The Shelby case wore all of us out. Associates worked nonstop, nights and weekends; such work is tiring. The lack of sleep and fresh air tends to agitate a mind already saturated with the grisly details of a double murder, resulting in exhaustion of soul, spirit, and body. Luckily, there were six of us working, the lowest of the Walsh and Banks totem pole, so we were able to share the load. For seven months we were poorly dressed, poorly slept, and poorly fed - but there was misery in company.
When the jury finally retired, Mr. Walsh himself foretold it would take a week if it took a day, and literally banished us from the office. After a solid forty weeks of work it was the least he could do to pick up the tab at the local pub, but we would settle for a reprieve from the office.
Honestly, we were too tired to celebrate. Couldn’t really, anyway, not until the verdict came back. We weren’t really hungry, but there was no harm in a sandwich and a pint to pass the time. It might even ease us into a dreamless sleep, another rare commodity among our lot.
We gathered ourselves in the comfortable pub, enjoying the fire and the warmth. I glanced around the table at my mates- Colin, James, Emily, Ariadne, and Rachel. If I had friends or interests outside of the office, this case had done away with them.
I stared into my drink and watched my sandwich grow cold. James sat next to me.
“Lis,” he mumbled.
“I think he did it.”
Working as defense lawyers brought to bear an inevitable moral dilemma: what if your client actually was guilty? Attorneys through the ages sought refuge from that burning question through religion or philosophy, or the more base pursuits of money and drink. Our lot was fresh from school, however, and this was our first big case. Early on, the excitement had numbed our moral radar, and the backbreaking tempo set by the partners at the firm left little time for personal reflection. Now, however, our pace had come to a grinding halt, and our minds were dancing around that crucial question.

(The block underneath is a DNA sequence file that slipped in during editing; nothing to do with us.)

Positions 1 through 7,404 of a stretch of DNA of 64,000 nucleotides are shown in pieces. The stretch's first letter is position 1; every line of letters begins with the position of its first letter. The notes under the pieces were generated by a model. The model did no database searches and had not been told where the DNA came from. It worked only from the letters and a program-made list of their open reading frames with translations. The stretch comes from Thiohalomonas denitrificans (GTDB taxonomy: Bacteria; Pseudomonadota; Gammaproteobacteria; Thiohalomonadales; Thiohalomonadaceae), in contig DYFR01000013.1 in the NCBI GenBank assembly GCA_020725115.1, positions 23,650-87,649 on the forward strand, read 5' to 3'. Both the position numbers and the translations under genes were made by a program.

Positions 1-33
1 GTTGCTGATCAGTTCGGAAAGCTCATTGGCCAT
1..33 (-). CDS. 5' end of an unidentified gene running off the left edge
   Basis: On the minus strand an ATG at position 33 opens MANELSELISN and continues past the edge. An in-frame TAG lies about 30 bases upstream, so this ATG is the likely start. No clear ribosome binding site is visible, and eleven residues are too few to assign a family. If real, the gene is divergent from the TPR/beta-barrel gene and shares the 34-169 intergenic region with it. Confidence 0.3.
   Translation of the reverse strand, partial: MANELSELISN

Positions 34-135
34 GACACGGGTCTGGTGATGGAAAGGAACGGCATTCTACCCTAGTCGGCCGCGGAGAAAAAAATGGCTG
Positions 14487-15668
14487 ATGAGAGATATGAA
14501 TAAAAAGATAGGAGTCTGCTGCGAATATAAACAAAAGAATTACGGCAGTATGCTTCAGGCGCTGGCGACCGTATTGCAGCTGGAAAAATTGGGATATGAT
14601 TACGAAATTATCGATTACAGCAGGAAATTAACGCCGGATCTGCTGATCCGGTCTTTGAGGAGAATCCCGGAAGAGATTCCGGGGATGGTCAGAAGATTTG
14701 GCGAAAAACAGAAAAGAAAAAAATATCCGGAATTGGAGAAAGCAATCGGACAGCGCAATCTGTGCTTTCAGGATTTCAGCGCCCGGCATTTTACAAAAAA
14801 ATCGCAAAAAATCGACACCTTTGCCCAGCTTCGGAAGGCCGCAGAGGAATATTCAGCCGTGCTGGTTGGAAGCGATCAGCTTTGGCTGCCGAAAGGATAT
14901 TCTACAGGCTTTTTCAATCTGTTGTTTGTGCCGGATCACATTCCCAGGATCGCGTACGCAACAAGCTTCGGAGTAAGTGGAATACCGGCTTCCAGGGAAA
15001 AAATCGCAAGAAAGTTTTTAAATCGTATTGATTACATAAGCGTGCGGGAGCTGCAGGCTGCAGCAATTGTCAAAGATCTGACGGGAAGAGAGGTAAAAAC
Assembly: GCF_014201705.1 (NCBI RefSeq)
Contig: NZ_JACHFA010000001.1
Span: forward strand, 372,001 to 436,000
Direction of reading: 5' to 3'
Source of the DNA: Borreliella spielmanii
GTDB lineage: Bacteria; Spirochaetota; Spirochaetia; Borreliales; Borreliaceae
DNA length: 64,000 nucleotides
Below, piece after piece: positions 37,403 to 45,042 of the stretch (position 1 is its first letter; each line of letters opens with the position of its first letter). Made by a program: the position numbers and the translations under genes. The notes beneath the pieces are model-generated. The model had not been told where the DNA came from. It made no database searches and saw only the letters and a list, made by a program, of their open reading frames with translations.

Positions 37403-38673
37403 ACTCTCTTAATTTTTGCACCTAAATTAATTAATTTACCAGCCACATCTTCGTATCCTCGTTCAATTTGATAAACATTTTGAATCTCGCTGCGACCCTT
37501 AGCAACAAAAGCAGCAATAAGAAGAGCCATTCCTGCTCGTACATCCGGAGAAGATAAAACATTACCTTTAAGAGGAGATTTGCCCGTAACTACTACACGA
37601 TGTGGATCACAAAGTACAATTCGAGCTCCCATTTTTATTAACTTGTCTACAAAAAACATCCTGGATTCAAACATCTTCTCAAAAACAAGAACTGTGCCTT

Although James was attempting secrecy, the noise at the table ceased and all eyes were on us.
James paled, but with quiet dignity he repeated his statement. “Don’t tell me none of you have considered this.”
We had, of course. At times the thought had leaped into our minds, only to be violently shunned moments later in a fury of exertion. The evidence to acquit Max Shelby was thin like gossamer, and like gossamer, was expertly spun into a woolen-thick defense in the hands of our senior partner. It was mesmerizing to watch, and a little revolting, too. But we were caught like flies in the glory of the high profile case.
I cut a glance at James. His expression was wary. “You’re bringing this up now?”
He shrugged. “Shelby looked satisfied when the bailiffs took him. Not anguished. Satisfied.”
The silence at our table was excruciating. We were drawing stares from the patrons of the pub, for we were well-known there and usually more animated. I whispered harshly at James. “If the press heard you say this, we’d be dead. Dead. The case? Dead. Our jobs? Dead. Don’t you get that?”
James trained his eyes on the rough-hewn table. He mumbled. “They didn’t teach us about this in law school.”
Colin pushed away from the table. “I’m not going to take part in this discussion.” He walked away. Ariadne and Rachel followed. Emily lingered, measuring the tension between James and me. We stared at her for several long, silent moments, watching her waver. She sighed. “I’m out of here, guys. Sorry.”
We watched her go.
James looked at me, his stare probing. “Lis?”
I slapped my hands on the table. “What are you planning to do, James? Throw the case? You’ll lose more than your job.”
“Nothing that dramatic. Just recuse myself.”
“Walsh will never let you. It will look bad.”
James knew I was right. We stared at our untouched food and wasted drinks. When I thought the silence would kill me, he rose from his chair.
“I’m going to talk to Walsh.”
I sighed and glanced at my courageous friend. “See you tomorrow?”
“I doubt it.”
A week later, the jury returned the ‘not guilty’ verdict.
I wasn’t sure if I was pleased.
The opinions expressed by authors may not necessarily reflect the opinion of FaithWriters.com.
If you died today, are you absolutely certain that you would go to heaven? You can be right now. CLICK HERE
JOIN US at FaithWriters for Free. Grow as a Writer and Spread the Gospel.